3. If we’re going to find out what is “for the good of the people” we need to stop having public debate, which has become a screaming match—bratty children trying to talk over the top of each other. Each side should put forth its best candidate, who should share opinions freely for five minutes. At the end of that time, the population should be able to weigh in on the choice.

Is this idealistic? Yes. But the practical is only achieved by pursuing the ideal. You can never find the common sense when you begin with pessimism.

Likewise, we must understand that legalism, whether in the Constitution or the Bible, is putting forth the belief that our forefathers—or prophets of old—knew more about spirituality and God than we do. I just don’t believe that. There is just too much technology, culture, emotion, art, beauty and struggle that have happened since 1776 – or even since Moses crossed the Red Sea – for me to believe that we are deficient in comparison. If you’re going to find the spirit, I think there are three steps to achieving it:

1. The spirit always blows to the betterment of human beings, not to the promotion of any code of ethics.

2. The spirit allows room for God’s grace and for human mercy. All rules and regulations that are inflexible to the circumstances surrounding a predicament will eventually destroy the light of justice.

3. The spirit permits us to understand more about ourselves first—and then apply it into our circumstances and eventually trickle it off to others. Laws are usually levied against strangers while truth is best digested within.

Finally, we must stop trying to “defend God’s will.” My God is not fragile. My God can take a billion questions from a million atheists and not flinch. My God is not afraid of sin. My God understands human beings and doesn’t roll his eyes at the thought of them. It is our responsibility to stop trying to defend God’s will, and instead, admit our inadequacy and begin to learn God’s ways.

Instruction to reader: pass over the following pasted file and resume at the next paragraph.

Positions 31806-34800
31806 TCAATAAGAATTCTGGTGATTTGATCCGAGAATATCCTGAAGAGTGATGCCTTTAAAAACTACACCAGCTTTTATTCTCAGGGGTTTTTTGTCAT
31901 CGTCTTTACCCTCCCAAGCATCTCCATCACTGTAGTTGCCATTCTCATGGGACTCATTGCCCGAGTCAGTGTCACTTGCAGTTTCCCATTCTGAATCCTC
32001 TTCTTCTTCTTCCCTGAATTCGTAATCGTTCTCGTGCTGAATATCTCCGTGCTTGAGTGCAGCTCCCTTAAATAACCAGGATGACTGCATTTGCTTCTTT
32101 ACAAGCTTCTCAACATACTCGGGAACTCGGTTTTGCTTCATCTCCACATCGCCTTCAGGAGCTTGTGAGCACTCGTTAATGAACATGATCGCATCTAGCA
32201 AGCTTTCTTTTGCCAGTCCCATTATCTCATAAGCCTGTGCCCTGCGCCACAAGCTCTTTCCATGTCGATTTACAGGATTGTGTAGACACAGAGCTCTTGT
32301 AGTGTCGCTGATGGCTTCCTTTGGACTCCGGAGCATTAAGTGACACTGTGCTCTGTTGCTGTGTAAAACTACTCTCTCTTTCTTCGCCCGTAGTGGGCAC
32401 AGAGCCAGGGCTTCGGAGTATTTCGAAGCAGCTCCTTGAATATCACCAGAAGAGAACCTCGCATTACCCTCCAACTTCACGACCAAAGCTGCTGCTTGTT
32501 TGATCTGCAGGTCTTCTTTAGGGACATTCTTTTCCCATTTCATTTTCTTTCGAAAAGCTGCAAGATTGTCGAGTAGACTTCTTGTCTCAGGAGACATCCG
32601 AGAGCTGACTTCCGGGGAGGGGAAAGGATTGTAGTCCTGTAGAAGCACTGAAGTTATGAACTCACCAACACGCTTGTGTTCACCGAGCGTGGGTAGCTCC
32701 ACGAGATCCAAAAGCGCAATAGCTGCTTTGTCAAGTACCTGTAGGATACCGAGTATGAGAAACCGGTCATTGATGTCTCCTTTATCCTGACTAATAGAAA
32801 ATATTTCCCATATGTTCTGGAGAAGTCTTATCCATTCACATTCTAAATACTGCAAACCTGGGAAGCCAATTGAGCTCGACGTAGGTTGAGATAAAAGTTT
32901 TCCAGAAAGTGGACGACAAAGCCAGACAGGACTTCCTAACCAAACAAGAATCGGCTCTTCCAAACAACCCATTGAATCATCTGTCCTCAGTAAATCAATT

How do we do this?

1. Admit we are flawed and make sure we are the first one to point it out.

2. Learn the difference between analyzing and being critical. Analyzing is stating facts already in evidence, with the goal of finding a better way of doing things. Criticism always has elements of reality mingled with personal attacks.

3. And finally, God’s ways are higher than our ways, so it’s important that we acquire the mind of Christ. And what is the mind of Christ? God, man and nature have no conflict whatsoever as long as they submit to each other.

The greatest gift you can give to your country is to refuse to mix things that are not meant to mingle. Politics, legalism and religion are a threesome never meant to be in the same bed. It will take intelligent believers who refuse to put Jesus on an elephant or a donkey, but instead, let him ride the white horse of purity and love of people … to victory.

Can we do this? I try every day with a three step process:

1. Stop the meanness.

2. Listen and don’t take sides.

3. Do what I can for the people God sends my way without wondering about all the rest.

I can recommend it. It won’t make you a good politigous, but you will go to bed at night—joyously sleeping like a baby.

Published in: on July 29, 2011 at 2:34 pm  Leave a Comment